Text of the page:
Sketching with LunPlus: Concept Art Workflow

Here is something slightly off the beaten track today. Technology is one of the key drivers of change today, in particular, it changes the way we live and work. Designers, being mostly early adopters of technology, are always very quick to jump into the next big thing. When the iPad was launched every fan boy designer, rightly or wrongly, saw that product as the digital sketchbook of their dreams. Autodesk Sketchbook Pro cleverly read the market trend and cornered the tablet sketching market by quickly making their iPhone Sketchbook Pro app, iPad usable.
In the coming weeks, (probably weekly?) we will be running a new series of articles here at Design Sojourn, called Sketching with LunPlus. LunPlus (aka Lun Cheak) is a full time Industrial Designer and part-time illustrator. Being a hands on sketching kind of guy, he will share with you tips and techniques in getting the best design workflows from the latest technology available to designers, such as designing on your iPad. This way we can judge on our own if the technology is right for us or not.
By the way, you might already be familiar with Lun Cheak’s work. He created that very cool sketch illustration that really emphasized how far our Expandable Sketchbook could expand!
So anyways for this week we will start with something basic to get you all in the mood. No actual designing, but just a straight out concept art workflow that is very similar to the process that entertainment designers use. So grab a cuppa, sit back and enjoy: The Puppet Story Booth concept art workflow. All images and text below are by Lun Cheak.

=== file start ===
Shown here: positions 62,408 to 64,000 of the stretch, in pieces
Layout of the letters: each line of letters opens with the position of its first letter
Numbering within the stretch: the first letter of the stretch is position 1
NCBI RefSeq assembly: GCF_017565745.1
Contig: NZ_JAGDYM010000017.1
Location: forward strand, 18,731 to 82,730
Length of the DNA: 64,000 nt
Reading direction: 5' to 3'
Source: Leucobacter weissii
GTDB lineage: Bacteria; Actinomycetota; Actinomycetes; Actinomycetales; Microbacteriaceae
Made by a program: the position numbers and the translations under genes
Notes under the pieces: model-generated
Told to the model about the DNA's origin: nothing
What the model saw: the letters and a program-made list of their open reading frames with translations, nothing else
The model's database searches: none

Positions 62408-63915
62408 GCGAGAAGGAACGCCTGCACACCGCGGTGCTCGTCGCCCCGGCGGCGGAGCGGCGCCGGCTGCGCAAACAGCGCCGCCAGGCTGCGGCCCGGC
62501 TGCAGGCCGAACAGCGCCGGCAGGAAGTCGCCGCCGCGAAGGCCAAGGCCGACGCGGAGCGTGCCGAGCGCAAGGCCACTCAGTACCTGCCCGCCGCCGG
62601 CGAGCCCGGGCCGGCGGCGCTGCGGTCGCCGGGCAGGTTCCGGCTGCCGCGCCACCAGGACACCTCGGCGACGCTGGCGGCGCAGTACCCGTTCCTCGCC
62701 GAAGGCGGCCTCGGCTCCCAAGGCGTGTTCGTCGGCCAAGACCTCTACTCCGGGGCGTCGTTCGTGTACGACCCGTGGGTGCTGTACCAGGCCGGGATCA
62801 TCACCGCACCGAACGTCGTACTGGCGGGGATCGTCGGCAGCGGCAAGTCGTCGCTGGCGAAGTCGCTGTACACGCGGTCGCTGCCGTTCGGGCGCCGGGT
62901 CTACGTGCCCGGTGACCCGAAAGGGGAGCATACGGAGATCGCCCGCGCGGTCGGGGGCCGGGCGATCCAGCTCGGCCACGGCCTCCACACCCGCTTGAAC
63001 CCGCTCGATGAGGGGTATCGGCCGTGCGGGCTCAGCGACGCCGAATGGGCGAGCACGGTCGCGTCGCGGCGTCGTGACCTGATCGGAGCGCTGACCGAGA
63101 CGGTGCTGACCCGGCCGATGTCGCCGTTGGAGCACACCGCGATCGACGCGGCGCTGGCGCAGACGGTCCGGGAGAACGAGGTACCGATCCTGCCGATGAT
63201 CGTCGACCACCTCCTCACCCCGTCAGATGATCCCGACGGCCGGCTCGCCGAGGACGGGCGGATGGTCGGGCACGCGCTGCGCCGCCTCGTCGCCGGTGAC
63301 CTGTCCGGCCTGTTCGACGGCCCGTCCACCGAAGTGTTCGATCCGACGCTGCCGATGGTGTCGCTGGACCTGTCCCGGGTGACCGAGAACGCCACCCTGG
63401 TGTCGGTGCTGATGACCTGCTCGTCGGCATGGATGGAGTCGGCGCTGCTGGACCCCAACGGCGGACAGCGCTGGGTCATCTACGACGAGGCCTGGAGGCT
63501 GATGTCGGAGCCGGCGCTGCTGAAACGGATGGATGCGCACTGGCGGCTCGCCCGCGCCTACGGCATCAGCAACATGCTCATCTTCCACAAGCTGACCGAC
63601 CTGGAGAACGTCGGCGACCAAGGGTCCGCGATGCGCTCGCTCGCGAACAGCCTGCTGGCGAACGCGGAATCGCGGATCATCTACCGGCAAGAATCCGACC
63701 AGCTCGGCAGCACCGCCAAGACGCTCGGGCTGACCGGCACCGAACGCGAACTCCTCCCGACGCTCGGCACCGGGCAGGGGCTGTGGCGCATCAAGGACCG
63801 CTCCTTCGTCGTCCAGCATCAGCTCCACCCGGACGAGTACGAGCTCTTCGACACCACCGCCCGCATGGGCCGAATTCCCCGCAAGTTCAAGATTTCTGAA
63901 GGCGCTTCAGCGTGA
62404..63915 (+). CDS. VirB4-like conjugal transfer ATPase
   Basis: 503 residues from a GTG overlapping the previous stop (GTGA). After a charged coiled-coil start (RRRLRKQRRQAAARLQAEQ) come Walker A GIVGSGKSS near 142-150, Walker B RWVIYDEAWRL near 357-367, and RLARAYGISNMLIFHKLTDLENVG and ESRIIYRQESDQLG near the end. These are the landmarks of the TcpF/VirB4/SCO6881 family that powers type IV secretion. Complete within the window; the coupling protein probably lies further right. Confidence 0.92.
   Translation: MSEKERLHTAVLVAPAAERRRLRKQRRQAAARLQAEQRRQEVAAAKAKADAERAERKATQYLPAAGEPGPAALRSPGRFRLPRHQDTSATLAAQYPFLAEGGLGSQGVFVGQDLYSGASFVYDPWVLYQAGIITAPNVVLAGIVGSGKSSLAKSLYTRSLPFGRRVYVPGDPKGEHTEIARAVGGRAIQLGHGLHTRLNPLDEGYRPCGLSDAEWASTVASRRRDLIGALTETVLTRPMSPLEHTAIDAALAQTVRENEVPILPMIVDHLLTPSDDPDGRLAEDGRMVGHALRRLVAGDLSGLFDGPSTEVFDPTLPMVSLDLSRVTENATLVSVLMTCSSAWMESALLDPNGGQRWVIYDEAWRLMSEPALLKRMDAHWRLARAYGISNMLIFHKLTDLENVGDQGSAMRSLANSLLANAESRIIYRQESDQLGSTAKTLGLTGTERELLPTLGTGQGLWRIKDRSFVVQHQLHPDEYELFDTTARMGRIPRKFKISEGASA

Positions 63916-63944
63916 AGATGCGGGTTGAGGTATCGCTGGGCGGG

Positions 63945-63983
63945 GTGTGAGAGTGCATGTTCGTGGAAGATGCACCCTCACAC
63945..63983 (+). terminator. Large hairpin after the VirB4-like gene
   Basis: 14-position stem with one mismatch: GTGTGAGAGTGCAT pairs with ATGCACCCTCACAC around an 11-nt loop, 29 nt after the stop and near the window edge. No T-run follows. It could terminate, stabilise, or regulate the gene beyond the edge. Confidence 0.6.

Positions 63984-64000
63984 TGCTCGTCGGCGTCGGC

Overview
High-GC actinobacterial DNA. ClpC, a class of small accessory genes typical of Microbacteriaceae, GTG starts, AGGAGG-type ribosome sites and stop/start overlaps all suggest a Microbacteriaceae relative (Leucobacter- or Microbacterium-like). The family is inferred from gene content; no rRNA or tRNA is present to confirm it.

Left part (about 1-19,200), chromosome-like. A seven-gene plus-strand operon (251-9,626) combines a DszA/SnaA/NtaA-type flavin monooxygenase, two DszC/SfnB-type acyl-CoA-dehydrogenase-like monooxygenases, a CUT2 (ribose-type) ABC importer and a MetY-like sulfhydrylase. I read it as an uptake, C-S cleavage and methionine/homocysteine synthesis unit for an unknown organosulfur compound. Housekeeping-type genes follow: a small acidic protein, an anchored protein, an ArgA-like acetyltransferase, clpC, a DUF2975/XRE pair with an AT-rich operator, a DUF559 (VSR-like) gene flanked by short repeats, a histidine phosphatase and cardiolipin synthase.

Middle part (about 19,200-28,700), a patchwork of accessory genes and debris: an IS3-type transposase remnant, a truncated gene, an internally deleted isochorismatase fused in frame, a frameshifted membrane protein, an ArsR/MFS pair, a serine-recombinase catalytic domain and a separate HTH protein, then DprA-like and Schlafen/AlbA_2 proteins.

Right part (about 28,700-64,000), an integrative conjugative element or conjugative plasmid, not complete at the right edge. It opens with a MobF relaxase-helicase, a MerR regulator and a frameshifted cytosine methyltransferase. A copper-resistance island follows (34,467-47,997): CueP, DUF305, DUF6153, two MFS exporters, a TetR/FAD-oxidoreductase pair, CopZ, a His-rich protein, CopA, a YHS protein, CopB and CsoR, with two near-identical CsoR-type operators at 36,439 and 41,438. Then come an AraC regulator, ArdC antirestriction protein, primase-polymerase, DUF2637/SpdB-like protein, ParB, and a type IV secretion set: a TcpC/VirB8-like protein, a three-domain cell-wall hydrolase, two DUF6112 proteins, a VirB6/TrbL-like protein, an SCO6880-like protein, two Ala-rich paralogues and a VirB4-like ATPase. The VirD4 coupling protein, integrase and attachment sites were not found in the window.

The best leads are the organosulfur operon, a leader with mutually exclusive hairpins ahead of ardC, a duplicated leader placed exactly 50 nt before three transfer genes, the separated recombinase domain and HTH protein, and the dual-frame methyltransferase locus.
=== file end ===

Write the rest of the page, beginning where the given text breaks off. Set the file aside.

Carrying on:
1/5: Sketch

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It always starts with an idea in the head, before I start doodling on my iPad, using Sketchbook pro and my trusted Griffen stylus pen. I keep the sketch really loose, focusing on the composition and getting the idea across on a page. I like the edginess and unfinished look of it. I think that’s where my personality as the artist is best captured. I know if I proceed to tweak it further at this level, I tend to lose the original intent of the idea and the fun, free-spirited energy in the drawing.

2/5: Background

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Once I’m relatively happy with the sketch, I’ll move on by choosing a texture and color I would under-lay the line drawing. Depending on my mood and how I’d like the drawing to turn out, the background sets the overall tone for the rest of the colors that’s going to be laid onto it.
At this point, I opted for a dark grey stone marble texture I found on the Internet. I wanted the outcome to be somewhat dark. I like how the texture gives the drawing an edgy, weathered and worn-out look. This artwork was inspired by the story of the Little Riding Hood, so the dark weathered look works.

3/5: Base colors